Boris Johnson’s announcement of three tiers of lockdown restrictions was supposed to provide clarity, but for many businesses directly affected it has added a further layer of confusion to an already chaotic situation.
There is confusion around exactly which businesses are covered by each tier, whether they will be eligible for government support, why some cities are subject to harsher lockdowns than others that are as badly affected by Covid-19, and, after months of backtracking and U-turns, concern that more changes might be on the way.
Once again, the grey areas centre around the hospitality industry, an employer of three million people.
“We don’t really know any more than we did yesterday. The devil is in the detail, and it’s still not been announced,” says Matt Farrell, co-founder of Graffiti Spirits Group, which runs bars and restaurants in Liverpool, the first region to be put under the “very high” level of restrictions.
“How can you go into the Commons and make an announcement but say the details won’t be known for another 24 hours.
“People are trying to run businesses and save livelihoods. We need to order stock and organise rotas. We can’t do that when we don’t know what’s happening. You can’t run a business like that.
“We haven’t known if we’ll be able to open. That affects the suppliers, the whole ecosystem.
“It mirrors the government’s whole approach. They’ve been two steps behind the virus from the start. There’s no plan, no strategy.”
Graffiti Spirits’ late-night bars have laid empty for months and face being closed for a year or more; a prospect Farrell describes as “crazy to even be thinking about”.
Its restaurants and food-led bars remain open. They won’t be forced to close but won’t be eligible for additional government support for wages, and trade is already way down. Like many in the industry, Farrell worries that business will fall further now as people are growing more concerned about the virus.
“This blasé messaging from the government means no one knows what’s going on. We expected to have clarity but we haven’t got it.”
He says he understands the need for public health measures but constant changes serve only to spread fear and worry.
“Central government seems so disconnected from local areas. Local authorities know their communities, they know the deprived areas that need help, they know where the hospital admissions are up.”
He points to figures suggesting pubs, bars and restaurants have not been important venues for transmission and other data showing areas already under local lockdowns have seen case numbers rise.
“Are these measures even working?” he asks. And then there are the unwanted side effects of extended restrictions and economic damage. “The mental health aspect is really starting to come to the fore now, it’s really affecting people.”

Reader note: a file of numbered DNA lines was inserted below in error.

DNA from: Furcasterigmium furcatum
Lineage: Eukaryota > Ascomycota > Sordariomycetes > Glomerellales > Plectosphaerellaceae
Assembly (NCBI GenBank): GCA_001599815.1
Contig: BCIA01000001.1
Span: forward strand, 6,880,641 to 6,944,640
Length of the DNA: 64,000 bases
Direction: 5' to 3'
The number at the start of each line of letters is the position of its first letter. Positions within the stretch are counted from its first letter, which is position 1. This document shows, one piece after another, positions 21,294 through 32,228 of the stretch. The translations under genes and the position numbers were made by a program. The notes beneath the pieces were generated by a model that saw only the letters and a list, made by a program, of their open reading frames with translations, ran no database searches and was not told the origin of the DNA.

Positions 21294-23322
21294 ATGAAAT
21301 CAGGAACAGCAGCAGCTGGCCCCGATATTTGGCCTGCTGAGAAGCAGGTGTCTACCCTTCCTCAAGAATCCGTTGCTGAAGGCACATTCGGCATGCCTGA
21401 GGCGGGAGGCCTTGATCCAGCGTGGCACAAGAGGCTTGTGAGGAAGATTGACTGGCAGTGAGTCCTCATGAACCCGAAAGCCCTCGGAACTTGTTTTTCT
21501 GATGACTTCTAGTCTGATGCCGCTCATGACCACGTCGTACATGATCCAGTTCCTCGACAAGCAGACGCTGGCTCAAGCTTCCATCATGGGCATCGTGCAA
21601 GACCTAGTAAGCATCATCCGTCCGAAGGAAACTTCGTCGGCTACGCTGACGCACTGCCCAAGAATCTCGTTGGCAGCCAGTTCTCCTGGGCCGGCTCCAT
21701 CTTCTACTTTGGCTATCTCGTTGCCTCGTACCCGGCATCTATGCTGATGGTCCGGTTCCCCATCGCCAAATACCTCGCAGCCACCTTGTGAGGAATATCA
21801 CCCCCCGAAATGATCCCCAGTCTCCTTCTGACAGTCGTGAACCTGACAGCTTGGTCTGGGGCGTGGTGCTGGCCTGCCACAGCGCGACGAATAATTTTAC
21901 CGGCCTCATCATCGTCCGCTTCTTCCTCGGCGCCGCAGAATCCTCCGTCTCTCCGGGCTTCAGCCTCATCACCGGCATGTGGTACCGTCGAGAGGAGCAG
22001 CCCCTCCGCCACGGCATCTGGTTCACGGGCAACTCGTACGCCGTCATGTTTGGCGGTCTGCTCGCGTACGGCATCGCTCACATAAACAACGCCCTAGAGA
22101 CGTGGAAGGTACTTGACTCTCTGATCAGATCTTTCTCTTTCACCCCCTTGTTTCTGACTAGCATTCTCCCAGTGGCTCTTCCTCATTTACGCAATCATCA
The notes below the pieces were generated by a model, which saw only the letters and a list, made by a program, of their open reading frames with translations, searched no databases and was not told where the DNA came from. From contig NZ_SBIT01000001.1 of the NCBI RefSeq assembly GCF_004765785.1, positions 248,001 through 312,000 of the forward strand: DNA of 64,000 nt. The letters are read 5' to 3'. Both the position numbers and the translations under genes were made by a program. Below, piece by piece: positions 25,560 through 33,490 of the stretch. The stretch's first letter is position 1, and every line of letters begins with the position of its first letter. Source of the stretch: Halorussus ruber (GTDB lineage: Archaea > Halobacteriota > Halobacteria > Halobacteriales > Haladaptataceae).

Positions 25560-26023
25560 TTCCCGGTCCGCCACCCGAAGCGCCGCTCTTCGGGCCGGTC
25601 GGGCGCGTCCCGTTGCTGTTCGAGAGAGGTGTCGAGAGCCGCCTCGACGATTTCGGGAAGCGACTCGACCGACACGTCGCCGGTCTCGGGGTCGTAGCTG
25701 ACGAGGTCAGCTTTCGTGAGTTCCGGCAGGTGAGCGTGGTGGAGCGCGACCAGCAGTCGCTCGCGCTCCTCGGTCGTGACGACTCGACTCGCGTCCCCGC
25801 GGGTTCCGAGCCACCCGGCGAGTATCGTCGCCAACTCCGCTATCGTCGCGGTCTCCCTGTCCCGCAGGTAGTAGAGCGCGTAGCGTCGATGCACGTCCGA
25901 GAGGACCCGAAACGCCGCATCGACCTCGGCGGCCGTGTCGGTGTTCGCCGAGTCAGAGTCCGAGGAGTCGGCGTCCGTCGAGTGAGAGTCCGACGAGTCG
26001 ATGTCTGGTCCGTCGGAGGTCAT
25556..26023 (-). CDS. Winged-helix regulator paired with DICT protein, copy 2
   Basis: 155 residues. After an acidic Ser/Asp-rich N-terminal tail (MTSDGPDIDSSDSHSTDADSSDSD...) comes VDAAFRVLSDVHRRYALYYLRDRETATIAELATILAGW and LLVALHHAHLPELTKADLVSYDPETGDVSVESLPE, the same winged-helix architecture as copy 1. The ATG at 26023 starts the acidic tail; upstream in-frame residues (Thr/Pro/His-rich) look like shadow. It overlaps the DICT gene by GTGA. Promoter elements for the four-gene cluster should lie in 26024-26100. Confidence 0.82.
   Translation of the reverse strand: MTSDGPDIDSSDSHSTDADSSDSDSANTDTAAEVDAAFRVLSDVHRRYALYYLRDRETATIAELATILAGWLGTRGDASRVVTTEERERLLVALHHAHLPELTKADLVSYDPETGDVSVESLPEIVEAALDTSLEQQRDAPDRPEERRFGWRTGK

Adam Brooks, who campaigns for the pub industry and runs his own pubs in Essex, also highlighted the grey areas in the latest rules. “Just for people who don’t understand pubs in the modern day, one of mine did 70 per cent food to 30 per cent drink sales last week.”
He added: “The government couldn’t legally define the difference between certain pubs and restaurants.”
That means many pubs will be able to stay open but won’t be eligible for additional government support announced last week, which is reserved for businesses ordered to close. Many may realise they cannot stay open in any case.
The Campaign for Real Ale (Camra) said pubs had been made scapegoats for the pandemic. Public Health England data indicates that less than 5 per cent of transmission has happened in hospitality venues, while the recent rise in infections coincided with children returning to school and students travelling to universities.
“In Merseyside, pubs are being forced to close whilst similar businesses like restaurants are allowed to stay open,” said Camra chief executive Tom Stainer.
“This is despite the fact publicans have done everything asked of them to make their venues Covid-secure.
“In the rest of the country with medium and high alert levels, pubs face severely reduced trade as a result of the government undermining consumer confidence.”
Emyr Barton, general manager of The Railway Tavern in Liverpool city centre, told the PA news agency that running a venue with the increasing restrictions was “like trying to run a business with your feet tied together”.
Barton added: “I think the restrictions have been driving more and more people to stay in and have house parties.
“There is anger and I think it’s not even anger at the situation, not at the fact we’re being locked down, I understand that, but I think the first lockdown was an opportunity to get all of this in place so we could live safely alongside this virus and now this is happening.”
James Monaghan, licensee of the Vernon Arms in Liverpool’s Dale Street, said his business has not been viable since the 10pm curfew came in last month.
He said the pub has reduced capacity and put in measures including table service, hand sanitiser and a one-way system.
“This sort of breaks your heart a bit because we have done everything right.”
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